The concept of spinal fusion has been around for decades and is undergoing consistent refinement as newer techniques are being developed. Dr. Mobley has been trained in both minimally invasive and traditional approaches to spinal fusion. The decision on what approach to take is only make after patient specific physical examination and diagnosis. A lumbar spinal fusion is most commonly recommended in circumstances where a patient has an unstable spine, either by means of years of degeneration or by traumatic fracture, that puts the patient at risk of neurological damage. It is also recommended in cases where a patient is having life altering low back pain that has failed all conservative measures. This approach may also be required when decompression of neural stuctures (freeing up nerves) will cause the spine to become unstable. In this case, it is the structural supports that are directly compressing neural structures and removing them is required to alleviate the patients symptoms. The consequence is that support taken away must be replaced. Whatever the case may be, a spinal fusion is really a stabilizing procedure using fixation screws and connecting them with rods. This intevention isolates and stops motion in the area causing problems so that the body in the post operative recovery period can heal and lay down bone in the area. This new bone that is created is the permanent bridge that will fixate two or more vertebrae into one. So in the end, it is the body itself that creates the actual fusion and the surgery itself serves to set the stage for this to occur.
6 months is the duration of recovery for a lumbar fusion. Prior to this time, restrictions will be in place unless imaging confirms solid bone growth at the surgical site. Once solid bone growth is confirmed, the patient can begin activities as tolerated without restrictions.
Walking is the KEY exercise. We want our patients walking post-operative day #1 and gradually advancing the distance they are able to walk throughout the recovery process. We do not put distance parameters on our patients because everyone will recover differently. What we are concerned with is progress and that the patient is walking further each week. We will want to know about any plateaus or setbacks in the recovery process.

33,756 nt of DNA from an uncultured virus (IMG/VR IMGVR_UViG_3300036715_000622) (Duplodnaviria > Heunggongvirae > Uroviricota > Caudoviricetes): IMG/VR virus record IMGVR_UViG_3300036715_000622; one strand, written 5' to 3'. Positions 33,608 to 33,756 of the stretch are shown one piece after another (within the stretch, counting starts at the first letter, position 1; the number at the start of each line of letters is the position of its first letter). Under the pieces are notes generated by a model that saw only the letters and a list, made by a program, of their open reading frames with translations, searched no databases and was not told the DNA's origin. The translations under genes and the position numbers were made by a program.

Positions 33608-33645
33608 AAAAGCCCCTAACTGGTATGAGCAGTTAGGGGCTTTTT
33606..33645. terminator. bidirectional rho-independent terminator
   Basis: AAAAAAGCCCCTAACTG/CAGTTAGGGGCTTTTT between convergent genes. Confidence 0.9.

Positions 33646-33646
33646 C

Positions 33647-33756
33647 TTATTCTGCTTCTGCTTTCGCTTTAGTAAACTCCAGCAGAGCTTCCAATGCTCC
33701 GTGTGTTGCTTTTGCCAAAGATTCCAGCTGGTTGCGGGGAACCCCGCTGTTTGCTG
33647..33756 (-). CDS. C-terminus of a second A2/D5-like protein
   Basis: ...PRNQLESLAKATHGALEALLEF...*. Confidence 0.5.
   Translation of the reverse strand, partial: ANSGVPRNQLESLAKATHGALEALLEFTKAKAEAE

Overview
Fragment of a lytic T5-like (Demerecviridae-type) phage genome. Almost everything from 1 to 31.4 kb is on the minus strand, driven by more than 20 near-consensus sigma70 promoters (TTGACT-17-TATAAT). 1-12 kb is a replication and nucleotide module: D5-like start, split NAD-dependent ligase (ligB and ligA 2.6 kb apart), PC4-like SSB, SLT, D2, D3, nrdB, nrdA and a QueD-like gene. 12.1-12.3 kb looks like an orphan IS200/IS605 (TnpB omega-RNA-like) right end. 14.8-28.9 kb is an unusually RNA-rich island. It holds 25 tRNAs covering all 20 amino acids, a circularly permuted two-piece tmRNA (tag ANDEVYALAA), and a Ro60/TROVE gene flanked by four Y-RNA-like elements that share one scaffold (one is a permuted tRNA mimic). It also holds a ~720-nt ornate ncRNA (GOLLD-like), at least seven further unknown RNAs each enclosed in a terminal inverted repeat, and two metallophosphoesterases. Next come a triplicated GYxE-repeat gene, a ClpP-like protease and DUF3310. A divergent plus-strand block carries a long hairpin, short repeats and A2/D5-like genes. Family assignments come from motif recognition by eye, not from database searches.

The process of recovery can be divided into intervals as follows:
The first 2 months are a time for muscle healing and early bone growth. This is the time when the patient should consider their lumbar spine immobile. Visualize a pole that goes through your back which will not allow bending. The bending, therefore, must occur at the hips and the knees. This is an important concept because, while your hardware provides rigid fixation where we want bone to grow, reminding yourself to maintain good posture will create a longstanding habit that will help you successfully navigate the recovery period. During this time 10lbs is the most that we want our patient to lift. Keeping objects close to the body and avoiding reaching to grab objects will help minimize flare ups.
During months 3-4 muscles continue to heal and bone continues to form. This is the time that physical therapy is introduced into the recovery period. Physical therapy is great for introducing the patient to isometric exercises. Isometric exercises of the lumbar spine allow the patient to begin strengthening the spine musculature without range of motion. The goal of these exercises is to create a scaffold of muscle around the spine that not only aids in recovery but provides a long term foundation of core strength and minimizes the chances of future injury. Your therapist will also work on range of motion for other parts of your body and towards the end of this interval begin to introduce you to range of motion in the lumbar spine.
At months 4-6 your post-operative fatigue should be mostly gone as this interval starts. The restriction of weight is upped to 20lbs. Again, keep anything you carry close to your body and avoid repetitive bending, twisting or lifting. This is the time interval where your back pain from surgery should be all but gone. Stiffness and muscle soreness may still arise but the key is progressive improvement. This is the time when the patient is working on home strengthening and range of motion exercises they learned through physical therapy.
At 6 months we reached the landmark time interval where all restrictions can be lifted and the patient can resume all activities without restrictions. Here is a point where the patient will want to utilize common sense and gradually ease back into high intensity activities.